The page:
Ligamentum mucosum

Last revised by Henry Knipe on 04 Oct 2022

The ligamentum mucosum, also known as the infrapatellar plica, is an embryological remnant of a synovial septum and one of the types of knee plicae

Ligamentum mucosum is the most common knee plica, with an incidence of ~75% (range 65%-86%) 4,5.

The classification according to the plica morphology was proposed by Kim 4.

  • separate type: completely separated from the ACL (60.5%)

  • split type: longitudinally divided (13.5%)

  • vertical septum type: attached to the ACL (10.5%)

  • fenestra type: with fenestrated vertical septum (1.0%)

The ligamentum mucosum is best seen on T2/PD sagittal images as a curvilinear, low signal structure, originating from the anterior intercondylar notch and traversing the infrapatellar (Hoffa's) fat pad to attach to the inferior pole of the patella. It may connect to the anterior cruciate ligament (ACL, the anterior transverse meniscomeniscal ligament, or anterior horn of the lateral meniscus 1. Its thickness ranges from very thin to almost as thick as the anterior cruciate ligament.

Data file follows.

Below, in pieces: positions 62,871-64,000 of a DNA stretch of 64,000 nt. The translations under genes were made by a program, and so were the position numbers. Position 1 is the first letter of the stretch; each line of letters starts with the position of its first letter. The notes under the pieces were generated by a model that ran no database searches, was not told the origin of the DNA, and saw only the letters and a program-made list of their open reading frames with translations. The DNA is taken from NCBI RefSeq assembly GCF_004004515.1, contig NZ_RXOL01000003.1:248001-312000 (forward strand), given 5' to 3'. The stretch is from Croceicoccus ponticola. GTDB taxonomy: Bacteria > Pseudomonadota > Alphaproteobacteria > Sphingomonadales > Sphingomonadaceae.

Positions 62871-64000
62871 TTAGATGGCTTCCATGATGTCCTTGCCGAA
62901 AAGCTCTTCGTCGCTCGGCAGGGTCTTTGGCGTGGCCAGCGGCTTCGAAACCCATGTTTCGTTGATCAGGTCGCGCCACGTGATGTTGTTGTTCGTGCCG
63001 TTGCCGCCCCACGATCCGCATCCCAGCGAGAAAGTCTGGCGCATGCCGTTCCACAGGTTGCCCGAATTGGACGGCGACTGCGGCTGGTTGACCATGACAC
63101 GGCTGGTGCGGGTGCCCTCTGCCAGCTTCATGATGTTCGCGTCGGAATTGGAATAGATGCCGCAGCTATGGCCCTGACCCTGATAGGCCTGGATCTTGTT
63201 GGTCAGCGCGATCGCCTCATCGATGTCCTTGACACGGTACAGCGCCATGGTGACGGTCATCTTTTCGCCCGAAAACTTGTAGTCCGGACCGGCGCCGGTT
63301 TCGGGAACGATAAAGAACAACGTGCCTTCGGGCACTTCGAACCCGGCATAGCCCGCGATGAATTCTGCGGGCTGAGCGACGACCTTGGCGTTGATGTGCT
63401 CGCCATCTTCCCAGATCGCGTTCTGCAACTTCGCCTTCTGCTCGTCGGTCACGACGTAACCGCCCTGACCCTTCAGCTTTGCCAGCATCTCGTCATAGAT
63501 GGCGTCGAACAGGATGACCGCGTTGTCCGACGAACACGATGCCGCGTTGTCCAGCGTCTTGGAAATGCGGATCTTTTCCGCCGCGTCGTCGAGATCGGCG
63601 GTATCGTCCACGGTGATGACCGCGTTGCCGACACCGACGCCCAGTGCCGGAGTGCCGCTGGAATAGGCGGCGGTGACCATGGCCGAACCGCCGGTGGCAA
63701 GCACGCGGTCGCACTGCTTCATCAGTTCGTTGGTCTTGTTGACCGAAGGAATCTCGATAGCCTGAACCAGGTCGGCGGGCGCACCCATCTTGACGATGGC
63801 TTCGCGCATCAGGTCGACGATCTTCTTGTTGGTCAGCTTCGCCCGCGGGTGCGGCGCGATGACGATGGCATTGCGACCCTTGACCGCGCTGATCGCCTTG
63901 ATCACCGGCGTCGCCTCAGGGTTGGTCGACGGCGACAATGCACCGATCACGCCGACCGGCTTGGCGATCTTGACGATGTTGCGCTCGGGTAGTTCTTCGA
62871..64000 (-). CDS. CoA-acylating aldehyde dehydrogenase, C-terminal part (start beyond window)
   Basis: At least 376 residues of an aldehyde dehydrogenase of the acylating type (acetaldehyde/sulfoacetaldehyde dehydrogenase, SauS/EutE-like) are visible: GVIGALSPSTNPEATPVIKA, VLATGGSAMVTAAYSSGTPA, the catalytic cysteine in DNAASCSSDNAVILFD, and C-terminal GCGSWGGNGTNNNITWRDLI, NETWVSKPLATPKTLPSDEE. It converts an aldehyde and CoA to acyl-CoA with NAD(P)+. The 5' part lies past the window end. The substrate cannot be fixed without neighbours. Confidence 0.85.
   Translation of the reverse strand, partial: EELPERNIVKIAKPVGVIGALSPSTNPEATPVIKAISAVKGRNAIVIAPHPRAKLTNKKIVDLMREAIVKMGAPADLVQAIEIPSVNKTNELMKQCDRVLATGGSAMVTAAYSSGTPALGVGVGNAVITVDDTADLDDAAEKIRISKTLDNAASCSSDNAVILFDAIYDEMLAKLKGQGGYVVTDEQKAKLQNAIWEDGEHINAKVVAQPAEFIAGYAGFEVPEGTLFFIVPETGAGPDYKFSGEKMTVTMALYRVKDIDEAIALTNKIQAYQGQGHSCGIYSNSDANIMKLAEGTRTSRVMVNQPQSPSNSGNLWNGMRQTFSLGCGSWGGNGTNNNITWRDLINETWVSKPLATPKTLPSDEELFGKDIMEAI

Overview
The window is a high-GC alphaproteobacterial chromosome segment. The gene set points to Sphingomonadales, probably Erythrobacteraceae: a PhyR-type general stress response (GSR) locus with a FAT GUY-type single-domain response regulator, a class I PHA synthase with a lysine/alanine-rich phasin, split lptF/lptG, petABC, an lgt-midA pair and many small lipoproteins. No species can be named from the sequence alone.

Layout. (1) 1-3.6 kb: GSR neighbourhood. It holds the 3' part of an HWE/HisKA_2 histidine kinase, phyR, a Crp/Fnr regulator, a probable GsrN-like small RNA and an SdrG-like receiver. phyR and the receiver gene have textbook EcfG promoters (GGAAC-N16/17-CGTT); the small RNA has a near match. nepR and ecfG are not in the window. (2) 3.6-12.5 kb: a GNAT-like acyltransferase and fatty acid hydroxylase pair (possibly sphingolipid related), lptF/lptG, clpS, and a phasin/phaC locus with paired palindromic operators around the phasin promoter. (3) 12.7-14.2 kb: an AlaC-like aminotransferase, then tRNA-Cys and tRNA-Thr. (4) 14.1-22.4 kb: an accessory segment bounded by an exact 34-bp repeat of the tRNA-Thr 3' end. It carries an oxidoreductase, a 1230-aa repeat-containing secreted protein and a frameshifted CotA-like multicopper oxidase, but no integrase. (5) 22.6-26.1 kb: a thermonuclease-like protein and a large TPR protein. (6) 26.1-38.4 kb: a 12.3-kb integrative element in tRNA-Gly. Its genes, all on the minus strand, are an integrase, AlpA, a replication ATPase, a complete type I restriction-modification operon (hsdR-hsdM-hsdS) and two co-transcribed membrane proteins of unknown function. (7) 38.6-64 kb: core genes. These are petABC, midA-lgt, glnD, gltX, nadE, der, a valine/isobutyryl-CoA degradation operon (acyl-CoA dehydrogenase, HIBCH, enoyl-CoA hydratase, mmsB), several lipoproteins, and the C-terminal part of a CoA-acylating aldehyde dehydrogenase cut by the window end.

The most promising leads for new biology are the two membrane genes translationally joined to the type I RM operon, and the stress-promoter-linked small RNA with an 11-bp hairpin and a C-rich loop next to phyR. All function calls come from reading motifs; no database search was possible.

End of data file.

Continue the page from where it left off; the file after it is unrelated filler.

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Cases and figures

  • Case 1: ligamentum mucosum injury
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  • Case 2: normal
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